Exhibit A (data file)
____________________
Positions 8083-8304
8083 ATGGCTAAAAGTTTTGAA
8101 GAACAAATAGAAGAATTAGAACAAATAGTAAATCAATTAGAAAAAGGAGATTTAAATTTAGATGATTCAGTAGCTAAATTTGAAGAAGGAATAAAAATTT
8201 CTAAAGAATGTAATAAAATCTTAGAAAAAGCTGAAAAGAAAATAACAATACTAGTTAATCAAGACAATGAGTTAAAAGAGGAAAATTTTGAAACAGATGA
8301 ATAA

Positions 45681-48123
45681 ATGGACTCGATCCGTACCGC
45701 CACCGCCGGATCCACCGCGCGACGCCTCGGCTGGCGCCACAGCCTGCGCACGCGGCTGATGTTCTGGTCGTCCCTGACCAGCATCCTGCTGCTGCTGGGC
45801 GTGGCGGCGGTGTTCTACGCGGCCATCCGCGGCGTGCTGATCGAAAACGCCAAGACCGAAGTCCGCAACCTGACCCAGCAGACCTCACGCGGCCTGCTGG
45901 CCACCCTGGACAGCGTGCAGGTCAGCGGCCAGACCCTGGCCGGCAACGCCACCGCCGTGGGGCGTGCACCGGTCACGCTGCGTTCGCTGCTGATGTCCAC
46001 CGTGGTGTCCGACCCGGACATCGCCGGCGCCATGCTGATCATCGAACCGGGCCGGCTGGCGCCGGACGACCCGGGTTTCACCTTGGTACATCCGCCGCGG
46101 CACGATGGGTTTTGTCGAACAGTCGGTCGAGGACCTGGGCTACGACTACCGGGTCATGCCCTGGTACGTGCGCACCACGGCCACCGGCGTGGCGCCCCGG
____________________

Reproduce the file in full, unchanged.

Positions 8083-8304
8083 ATGGCTAAAAGTTTTGAA
8101 GAACAAATAGAAGAATTAGAACAAATAGTAAATCAATTAGAAAAAGGAGATTTAAATTTAGATGATTCAGTAGCTAAATTTGAAGAAGGAATAAAAATTT
8201 CTAAAGAATGTAATAAAATCTTAGAAAAAGCTGAAAAGAAAATAACAATACTAGTTAATCAAGACAATGAGTTAAAAGAGGAAAATTTTGAAACAGATGA
8301 ATAA

Positions 45681-48123
45681 ATGGACTCGATCCGTACCGC
45701 CACCGCCGGATCCACCGCGCGACGCCTCGGCTGGCGCCACAGCCTGCGCACGCGGCTGATGTTCTGGTCGTCCCTGACCAGCATCCTGCTGCTGCTGGGC
45801 GTGGCGGCGGTGTTCTACGCGGCCATCCGCGGCGTGCTGATCGAAAACGCCAAGACCGAAGTCCGCAACCTGACCCAGCAGACCTCACGCGGCCTGCTGG
45901 CCACCCTGGACAGCGTGCAGGTCAGCGGCCAGACCCTGGCCGGCAACGCCACCGCCGTGGGGCGTGCACCGGTCACGCTGCGTTCGCTGCTGATGTCCAC
46001 CGTGGTGTCCGACCCGGACATCGCCGGCGCCATGCTGATCATCGAACCGGGCCGGCTGGCGCCGGACGACCCGGGTTTCACCTTGGTACATCCGCCGCGG
46101 CACGATGGGTTTTGTCGAACAGTCGGTCGAGGACCTGGGCTACGACTACCGGGTCATGCCCTGGTACGTGCGCACCACGGCCACCGGCGTGGCGCCCCGG